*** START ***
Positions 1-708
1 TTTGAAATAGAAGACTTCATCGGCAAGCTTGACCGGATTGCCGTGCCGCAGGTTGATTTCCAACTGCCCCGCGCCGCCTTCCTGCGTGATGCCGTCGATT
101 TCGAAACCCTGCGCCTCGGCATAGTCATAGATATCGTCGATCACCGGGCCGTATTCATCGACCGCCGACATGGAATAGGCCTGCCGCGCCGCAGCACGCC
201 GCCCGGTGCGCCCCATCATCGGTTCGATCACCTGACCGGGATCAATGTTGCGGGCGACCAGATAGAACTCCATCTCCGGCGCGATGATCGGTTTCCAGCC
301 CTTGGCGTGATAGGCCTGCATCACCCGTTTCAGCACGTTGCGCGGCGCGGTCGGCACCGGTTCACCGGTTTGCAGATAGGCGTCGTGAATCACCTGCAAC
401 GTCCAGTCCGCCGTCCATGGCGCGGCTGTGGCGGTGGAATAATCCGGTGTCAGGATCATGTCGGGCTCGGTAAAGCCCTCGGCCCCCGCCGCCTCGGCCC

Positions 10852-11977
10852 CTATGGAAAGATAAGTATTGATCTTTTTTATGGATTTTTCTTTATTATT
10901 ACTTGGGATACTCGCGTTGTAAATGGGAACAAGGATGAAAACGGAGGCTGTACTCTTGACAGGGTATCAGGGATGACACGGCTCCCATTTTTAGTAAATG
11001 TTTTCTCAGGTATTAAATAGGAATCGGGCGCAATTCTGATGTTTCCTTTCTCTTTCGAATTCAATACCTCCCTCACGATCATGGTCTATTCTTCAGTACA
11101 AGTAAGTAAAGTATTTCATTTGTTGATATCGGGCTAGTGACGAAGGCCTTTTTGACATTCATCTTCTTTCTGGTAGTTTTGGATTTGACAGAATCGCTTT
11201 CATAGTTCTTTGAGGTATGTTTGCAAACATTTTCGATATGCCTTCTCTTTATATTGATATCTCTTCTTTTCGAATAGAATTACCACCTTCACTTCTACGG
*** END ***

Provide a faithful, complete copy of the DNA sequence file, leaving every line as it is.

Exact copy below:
Positions 1-708
1 TTTGAAATAGAAGACTTCATCGGCAAGCTTGACCGGATTGCCGTGCCGCAGGTTGATTTCCAACTGCCCCGCGCCGCCTTCCTGCGTGATGCCGTCGATT
101 TCGAAACCCTGCGCCTCGGCATAGTCATAGATATCGTCGATCACCGGGCCGTATTCATCGACCGCCGACATGGAATAGGCCTGCCGCGCCGCAGCACGCC
201 GCCCGGTGCGCCCCATCATCGGTTCGATCACCTGACCGGGATCAATGTTGCGGGCGACCAGATAGAACTCCATCTCCGGCGCGATGATCGGTTTCCAGCC
301 CTTGGCGTGATAGGCCTGCATCACCCGTTTCAGCACGTTGCGCGGCGCGGTCGGCACCGGTTCACCGGTTTGCAGATAGGCGTCGTGAATCACCTGCAAC
401 GTCCAGTCCGCCGTCCATGGCGCGGCTGTGGCGGTGGAATAATCCGGTGTCAGGATCATGTCGGGCTCGGTAAAGCCCTCGGCCCCCGCCGCCTCGGCCC

Positions 10852-11977
10852 CTATGGAAAGATAAGTATTGATCTTTTTTATGGATTTTTCTTTATTATT
10901 ACTTGGGATACTCGCGTTGTAAATGGGAACAAGGATGAAAACGGAGGCTGTACTCTTGACAGGGTATCAGGGATGACACGGCTCCCATTTTTAGTAAATG
11001 TTTTCTCAGGTATTAAATAGGAATCGGGCGCAATTCTGATGTTTCCTTTCTCTTTCGAATTCAATACCTCCCTCACGATCATGGTCTATTCTTCAGTACA
11101 AGTAAGTAAAGTATTTCATTTGTTGATATCGGGCTAGTGACGAAGGCCTTTTTGACATTCATCTTCTTTCTGGTAGTTTTGGATTTGACAGAATCGCTTT
11201 CATAGTTCTTTGAGGTATGTTTGCAAACATTTTCGATATGCCTTCTCTTTATATTGATATCTCTTCTTTTCGAATAGAATTACCACCTTCACTTCTACGG